Quick Take: The National Labor Relations Board (NLRB) has released its final joint employer rule, broadening the conditions under which two businesses might be considered jointly liable for legal issues or organizing campaigns. The National Restaurant Association strongly opposes the NLRB’s final rule.
This rule will come into effect on December 26, 2023.
History Revisited: Previously, joint employer status was largely contingent on an entity's “direct and immediate control” over the key terms of another organization's employees. The 2020 Final Rule provided clear boundaries, granting certainty to industry participants.
What’s New: The NLRB's latest update expands the joint employer standard. Now, entities can be jointly classified by "sharing or co-determining" essential aspects of employment terms. This change encompasses both indirect influences and reserved controls. Entities identified as joint employers are obligated to participate in collective bargaining with the union representing their shared employees. Furthermore, they're potentially liable for each other's unfair labor practices and become vulnerable to union pressures in the event of labor disputes.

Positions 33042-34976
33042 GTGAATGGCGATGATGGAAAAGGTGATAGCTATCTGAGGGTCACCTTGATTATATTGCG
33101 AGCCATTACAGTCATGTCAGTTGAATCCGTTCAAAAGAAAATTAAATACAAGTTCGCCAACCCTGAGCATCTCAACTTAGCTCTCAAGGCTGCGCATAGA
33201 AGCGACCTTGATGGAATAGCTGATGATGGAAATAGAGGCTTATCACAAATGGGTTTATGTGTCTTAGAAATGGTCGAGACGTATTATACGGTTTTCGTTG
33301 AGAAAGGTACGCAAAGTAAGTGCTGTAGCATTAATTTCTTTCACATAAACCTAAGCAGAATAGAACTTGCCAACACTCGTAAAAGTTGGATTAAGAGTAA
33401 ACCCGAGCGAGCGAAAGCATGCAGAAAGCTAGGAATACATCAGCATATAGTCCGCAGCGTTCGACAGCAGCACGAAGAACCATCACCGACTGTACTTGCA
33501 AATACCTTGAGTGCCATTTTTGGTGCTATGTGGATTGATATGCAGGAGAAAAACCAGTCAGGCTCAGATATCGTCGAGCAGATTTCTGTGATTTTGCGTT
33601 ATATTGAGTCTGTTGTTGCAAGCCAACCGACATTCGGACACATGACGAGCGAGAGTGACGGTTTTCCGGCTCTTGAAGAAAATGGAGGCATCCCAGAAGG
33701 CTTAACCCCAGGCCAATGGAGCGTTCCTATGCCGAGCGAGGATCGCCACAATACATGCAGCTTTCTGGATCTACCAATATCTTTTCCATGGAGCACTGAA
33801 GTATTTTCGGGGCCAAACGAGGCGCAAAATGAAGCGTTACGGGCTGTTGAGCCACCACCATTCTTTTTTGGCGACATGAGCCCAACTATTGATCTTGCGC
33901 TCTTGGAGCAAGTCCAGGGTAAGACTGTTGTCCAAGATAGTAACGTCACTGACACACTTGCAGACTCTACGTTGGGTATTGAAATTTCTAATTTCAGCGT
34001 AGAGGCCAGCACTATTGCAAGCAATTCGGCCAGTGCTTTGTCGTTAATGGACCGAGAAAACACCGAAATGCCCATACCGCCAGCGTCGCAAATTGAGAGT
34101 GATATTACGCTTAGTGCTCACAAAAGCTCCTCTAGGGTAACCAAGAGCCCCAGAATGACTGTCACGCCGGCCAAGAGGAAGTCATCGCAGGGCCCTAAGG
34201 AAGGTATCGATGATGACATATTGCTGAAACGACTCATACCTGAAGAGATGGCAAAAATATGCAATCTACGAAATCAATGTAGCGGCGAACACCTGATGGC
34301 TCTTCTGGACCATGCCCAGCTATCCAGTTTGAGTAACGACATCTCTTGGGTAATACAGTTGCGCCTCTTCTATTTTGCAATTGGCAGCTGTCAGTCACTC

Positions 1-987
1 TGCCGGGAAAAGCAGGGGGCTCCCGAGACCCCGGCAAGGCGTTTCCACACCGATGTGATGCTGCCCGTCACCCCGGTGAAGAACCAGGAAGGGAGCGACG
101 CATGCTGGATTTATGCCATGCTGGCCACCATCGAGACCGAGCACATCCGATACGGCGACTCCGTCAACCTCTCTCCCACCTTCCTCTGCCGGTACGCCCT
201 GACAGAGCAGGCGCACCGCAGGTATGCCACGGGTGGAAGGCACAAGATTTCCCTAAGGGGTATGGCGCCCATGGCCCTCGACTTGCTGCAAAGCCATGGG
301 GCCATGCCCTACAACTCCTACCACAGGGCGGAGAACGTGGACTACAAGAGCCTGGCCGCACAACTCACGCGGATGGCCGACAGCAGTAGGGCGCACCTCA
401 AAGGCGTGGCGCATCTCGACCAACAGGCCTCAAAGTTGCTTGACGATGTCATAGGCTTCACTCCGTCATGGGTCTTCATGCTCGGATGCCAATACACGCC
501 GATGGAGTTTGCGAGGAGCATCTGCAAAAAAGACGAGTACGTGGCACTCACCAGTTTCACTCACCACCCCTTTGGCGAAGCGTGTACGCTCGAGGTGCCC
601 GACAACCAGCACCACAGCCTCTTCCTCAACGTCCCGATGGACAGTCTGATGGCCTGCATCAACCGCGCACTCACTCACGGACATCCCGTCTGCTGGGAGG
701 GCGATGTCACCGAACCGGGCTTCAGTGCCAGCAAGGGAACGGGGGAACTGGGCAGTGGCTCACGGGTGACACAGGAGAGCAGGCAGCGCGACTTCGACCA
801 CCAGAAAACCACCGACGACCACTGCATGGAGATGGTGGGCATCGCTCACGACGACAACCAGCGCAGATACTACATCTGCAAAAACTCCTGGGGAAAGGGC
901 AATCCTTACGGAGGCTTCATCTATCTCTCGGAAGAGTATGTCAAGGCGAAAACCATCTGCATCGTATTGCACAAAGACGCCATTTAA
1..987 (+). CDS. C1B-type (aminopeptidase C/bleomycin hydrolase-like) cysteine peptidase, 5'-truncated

Expanding the Scope:
The implications of the rule aren't confined to explicit, direct relationships. Circumstances where an entity impacts another’s employees through intermediaries or merely possesses (but does not exercise) control over employment conditions can now indicate a joint employer dynamic.
Who’s Affected: The franchise business model is squarely in the crosshairs. While the 2020 Final Rule, under the "direct and immediate" standard, provided a conducive environment for the industry to flourish, the current iteration neglects the industry's concerns. In the Association and Restaurant Law Center’s (RLC) comments to the proposed rule, we emphasized that, at the very least, the rule should clarify that it does not encompass franchise agreements or other clauses tied to legitimate business reasons, such as brand maintenance and product quality. Regrettably, our suggestions weren't heeded.
Bigger Picture: This is not just a minor regulatory adjustment; it's a foundational change. The rule's lack of clarity could spur extensive legal challenges and increased liability risks. Amid these unprecedented challenges, the Association and RLC are exploring all avenues, including potential legislative and legal actions, to restore a practical standard.
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